LAWRENCE, Kan. (AP) — The Kansas men’s basketball program was put on probation and ordered to take down its 2018 Final Four banner but escaped a postseason ban Wednesday, when an independent panel created by the NCAA to handle complex cases downgraded five Level I violations lodged against the Jayhawks.
The violations stem from a 2017 federal investigation into college basketball corruption, and hinged on whether representatives of the apparel company Adidas were considered boosters when two of them arranged payments to prospective recruits.
Kansas officials never disputed that payments were made, only that they had any knowledge of them, and they appealed the violations through the Independent Accountability Resolution Process. Their hearing took place in April and the ruling was announced less than a month before the start of the season, in which the powerhouse Jayhawks will be a national championship contender.
“Today’s decision by the Independent Resolution Panel confirms what we’ve said since the beginning: the major infractions of which we were accused were unfounded,” Kansas Chancellor Douglas Girod and athletic director Travis Goff said in a statement. “Most importantly, the panel decision unequivocally confirms our coaches were not involved in — or had knowledge of — payments to student-athletes.”
In a campus news conference with Goff on Wednesday, coach Bill Self said he was eager to move forward “without this cloud hovering above our program.”
“I’m very happy that It’s over,” Self said. “I’m certainly happy with the end result, and at the same time, don’t feel like a celebration mode because this is exactly what we thought the end result would be years ago. And it’s taken such a long period of time to get here. But I am pleased with the findings because the findings are accurate.”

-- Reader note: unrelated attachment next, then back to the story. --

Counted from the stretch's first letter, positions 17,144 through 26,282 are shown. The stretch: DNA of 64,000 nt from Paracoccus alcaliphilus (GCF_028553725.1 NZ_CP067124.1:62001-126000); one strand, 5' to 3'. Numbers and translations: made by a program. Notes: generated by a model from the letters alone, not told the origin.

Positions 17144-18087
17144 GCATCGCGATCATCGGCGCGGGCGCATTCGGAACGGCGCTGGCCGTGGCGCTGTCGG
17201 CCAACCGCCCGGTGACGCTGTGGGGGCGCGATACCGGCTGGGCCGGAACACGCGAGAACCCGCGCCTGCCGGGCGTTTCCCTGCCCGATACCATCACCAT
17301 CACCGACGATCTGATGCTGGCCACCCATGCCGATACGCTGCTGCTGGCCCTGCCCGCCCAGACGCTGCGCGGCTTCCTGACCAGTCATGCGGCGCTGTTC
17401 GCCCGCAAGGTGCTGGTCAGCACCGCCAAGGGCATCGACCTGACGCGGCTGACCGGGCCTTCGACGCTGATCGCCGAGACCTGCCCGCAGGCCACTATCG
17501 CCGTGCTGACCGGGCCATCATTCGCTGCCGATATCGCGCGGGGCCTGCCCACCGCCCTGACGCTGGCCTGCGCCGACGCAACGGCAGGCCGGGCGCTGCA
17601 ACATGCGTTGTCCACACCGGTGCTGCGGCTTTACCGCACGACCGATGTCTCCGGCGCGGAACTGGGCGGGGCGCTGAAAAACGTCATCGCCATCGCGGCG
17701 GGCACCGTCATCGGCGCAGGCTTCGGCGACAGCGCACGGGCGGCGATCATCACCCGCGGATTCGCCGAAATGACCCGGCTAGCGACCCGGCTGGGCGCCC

The panel concluded the apparel company’s consultant “was a representative of Kansas’ athletics interests” beginning in August 2017, resulting in multiple Level II and Level III violations. But it found “no credible and persuasive information” to suggest that Kansas officials failed to cooperate, lacked institutional control or failed to monitor the basketball program.
Among the penalties, the 2018 Final Four banner was ordered to be removed from Allen Fieldhouse, and any wins involving forward Silvio De Sousa — identified as “student-athlete No. 1” and central to the case — would be stripped from all records. The school also was given a variety of recruiting restrictions, adding to penalties that were self-imposed last year.
The panel made a point to avoid giving Kansas a postseason ban, though. The Jayhawks, led by Michigan transfer Hunter Dickinson and with several key players returning, are expected to be ranked No. 1 when the preseason AP poll is released next week.
“We have the penalties we’ve imposed, but we don’t want that to be a reflection on current student-athletes, or impose any limitations on current student-athletes,” Christina Guerola Sarchio, the chief member for the Independent Resolution Panel hearing the case, said on a Zoom meeting to discuss the case.
Kansas won the 2022 national title while going through the IARP process. That championship is not affected.
The case against Kansas, which included minor infractions involving its football program, was the final one pending for the soon-to-be disbanded IARP after it sanctioned former LSU and current McNeese State men’s basketball coach Will Wade in June.